Inspired Words

These are the experiences of our volunteers in Phillipines.


December 14: Typhoon Haiyan Relief Update #3

Posted in Phillipines on December 20, 2013

An update from Grant Iverson, a local Kamloops resident and past Developing World Connections participant. Grant is in the Philippines assisting with Typhoon Haiyan relief efforts in northern Cebu province with our Host Partner, Rise Above Foundation Cebu.

Since my last update of December 1st, things around here have been very hectic. We finished getting the Aid Packs (AP) organized and headed up to Tabogon on Saturday, December 7th. A trip that was not without a few interesting moments: 2 over-packed trucks heading up on roads we might actually close in Canada, going “the back way” to avoid any road checks, a flat tire on the bigger truck causing a bit of a concern as there are no shoulders to pull off on so tire basically changed in the middle of the highway, last few kilometers actually more of a trail - not meant for 5 ton trucks to head down. But we finally made it to our drop off place at around 4pm. Just in time to get all of the 2 trucks unloaded and the APs all organized for distribution Sunday morning.


Another crew from Rise Above Foundation (RAF) came up early Sunday morning and after a quick coffee, we were ready to start the task of distributing the APs. Another 250 families were identified by Wilma, a local lady and Sally who’s place we stayed at, as the next most needy in the area. At about 8am we opened up the gate and all of the families moved towards the distribution area. Wilma had a list of all of the families and called each family one at a time in order to control the distribution. Not an easy task when you have families that have had very little since Yolanda’s devastation.

With only minor problems after we started, we managed to distribute all 250 APs by 10:30am. People were very thankful for our assistance and it was very hard at times to hold back tears as I watched the young and the old, the weak and the strong, struggle to carry their goods away. It was heartwarming to see those that could help those that couldn’t get things back to their homes.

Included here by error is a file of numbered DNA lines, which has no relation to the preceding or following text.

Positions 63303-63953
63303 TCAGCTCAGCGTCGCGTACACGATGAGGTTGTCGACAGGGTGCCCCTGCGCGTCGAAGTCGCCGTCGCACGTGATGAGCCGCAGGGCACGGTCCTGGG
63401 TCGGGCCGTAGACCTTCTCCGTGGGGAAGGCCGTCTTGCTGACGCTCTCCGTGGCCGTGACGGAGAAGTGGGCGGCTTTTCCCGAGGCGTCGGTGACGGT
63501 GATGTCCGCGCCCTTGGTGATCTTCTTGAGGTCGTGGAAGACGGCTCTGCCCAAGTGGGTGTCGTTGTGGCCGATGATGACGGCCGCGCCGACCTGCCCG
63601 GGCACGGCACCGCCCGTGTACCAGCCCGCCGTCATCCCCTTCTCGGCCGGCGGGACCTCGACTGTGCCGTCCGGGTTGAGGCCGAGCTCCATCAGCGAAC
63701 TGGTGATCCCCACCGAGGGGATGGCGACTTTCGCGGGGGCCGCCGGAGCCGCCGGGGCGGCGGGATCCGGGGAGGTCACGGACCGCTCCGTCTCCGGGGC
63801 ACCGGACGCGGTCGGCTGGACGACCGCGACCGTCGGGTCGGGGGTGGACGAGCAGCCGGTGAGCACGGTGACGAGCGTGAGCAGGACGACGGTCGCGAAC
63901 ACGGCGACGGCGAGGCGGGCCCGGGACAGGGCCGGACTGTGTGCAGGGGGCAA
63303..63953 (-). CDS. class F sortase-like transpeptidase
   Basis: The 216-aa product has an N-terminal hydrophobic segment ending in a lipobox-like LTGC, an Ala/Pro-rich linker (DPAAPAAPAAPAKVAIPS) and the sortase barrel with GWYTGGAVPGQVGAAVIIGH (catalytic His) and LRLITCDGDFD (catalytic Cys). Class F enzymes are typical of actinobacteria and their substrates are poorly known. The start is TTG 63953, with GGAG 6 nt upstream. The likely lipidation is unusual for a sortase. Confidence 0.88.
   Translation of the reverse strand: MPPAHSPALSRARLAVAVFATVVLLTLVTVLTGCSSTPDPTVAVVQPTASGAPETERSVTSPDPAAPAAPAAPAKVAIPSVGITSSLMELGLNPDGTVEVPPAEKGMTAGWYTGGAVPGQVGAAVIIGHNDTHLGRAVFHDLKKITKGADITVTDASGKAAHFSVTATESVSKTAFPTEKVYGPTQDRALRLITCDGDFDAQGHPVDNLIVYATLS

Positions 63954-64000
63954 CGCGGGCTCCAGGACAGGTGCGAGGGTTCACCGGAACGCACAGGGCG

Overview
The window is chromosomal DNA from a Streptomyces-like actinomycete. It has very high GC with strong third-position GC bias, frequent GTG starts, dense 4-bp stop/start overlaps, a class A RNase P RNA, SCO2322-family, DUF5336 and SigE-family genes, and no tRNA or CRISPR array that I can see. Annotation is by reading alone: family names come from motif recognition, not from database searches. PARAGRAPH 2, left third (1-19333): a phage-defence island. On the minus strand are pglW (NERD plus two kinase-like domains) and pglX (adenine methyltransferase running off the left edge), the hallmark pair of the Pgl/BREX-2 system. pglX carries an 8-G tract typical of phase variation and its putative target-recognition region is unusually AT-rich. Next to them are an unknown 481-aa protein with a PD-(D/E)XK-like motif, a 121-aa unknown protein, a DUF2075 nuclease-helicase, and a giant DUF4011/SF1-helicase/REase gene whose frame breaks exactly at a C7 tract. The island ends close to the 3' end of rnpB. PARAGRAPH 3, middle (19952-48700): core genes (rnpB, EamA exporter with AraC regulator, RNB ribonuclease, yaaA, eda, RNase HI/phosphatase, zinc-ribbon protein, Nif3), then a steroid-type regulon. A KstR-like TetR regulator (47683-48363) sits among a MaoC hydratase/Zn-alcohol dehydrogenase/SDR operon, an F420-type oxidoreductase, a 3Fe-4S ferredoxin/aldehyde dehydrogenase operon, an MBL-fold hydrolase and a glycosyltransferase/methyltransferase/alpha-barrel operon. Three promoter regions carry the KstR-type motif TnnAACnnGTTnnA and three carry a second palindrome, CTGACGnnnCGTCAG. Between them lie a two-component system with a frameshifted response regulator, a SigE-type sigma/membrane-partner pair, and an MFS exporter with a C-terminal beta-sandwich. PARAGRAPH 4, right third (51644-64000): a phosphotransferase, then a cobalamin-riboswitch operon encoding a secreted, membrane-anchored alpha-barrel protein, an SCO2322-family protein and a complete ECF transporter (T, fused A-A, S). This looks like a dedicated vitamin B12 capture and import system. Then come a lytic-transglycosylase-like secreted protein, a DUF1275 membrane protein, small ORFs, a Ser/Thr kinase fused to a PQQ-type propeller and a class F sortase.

A point of clarification, Tabogon is basically a region made up of many barangays (like our small towns and villages). We are basically helping two of the worst hit barangays in the area, Camoboan and Salag. All of the 325 APs were delivered were for families in these two barangays.

All of the volunteers except myself heading back to Cebu in the afternoon. I remained until Wednesday with the goal over the next 3 days to look for possible DWC projects, assess the full extent of the damage, and see how the chainsaw that RAF and I purchased was being utilized. I was supposed to be assisted by an architect, specializing in disaster relief assessment from the USA, but for some reason he was denied access into the Philippines so I was on my own.

Sunday night a game plan was decided on and early Monday morning I headed off on foot to visit the Camoboan Elementary School to assess the damage. The majority of the school rooms sustained some damage, but a separate building, which is their Home Economics Building, lost its entire roof. I talked to the principal and she told me that this building was well used prior to the typhoon - getting fixed would be wonderful. She also indicated that the other classrooms suffered water damage and do not have any screening left on the windows to keep the flies and mosquitoes out so getting it replaced was also important. They also lost their fence around the property; for safety and security reasons, this is another project that needs to be undertaken. The school also lost their outdoor stage. Not an urgent project, but something that would be a bonus if it got repaired.


After I returned, Sally and I headed out as passengers on 2 motorbikes into the hills of Camoboan. I didn’t realize that the damage I saw along the road into the barangay, while quite extensive, was no way near what I saw off the main road. The majority of homes we passed this morning were destroyed. A lot of people had only the blue tarps we distributed the day before over their heads as cover. It was an emotionally tiring morning listening to the stories many families shared with us about what they had lost and how they are coping now.

We headed back to base and in the afternoon we headed back on the bikes to go to another part of Camoboan. This time we went a little farther into the hills and the destruction was, if anything, even worse than we saw in the morning. Again, blue tarps were the main item seen throughout the landscape.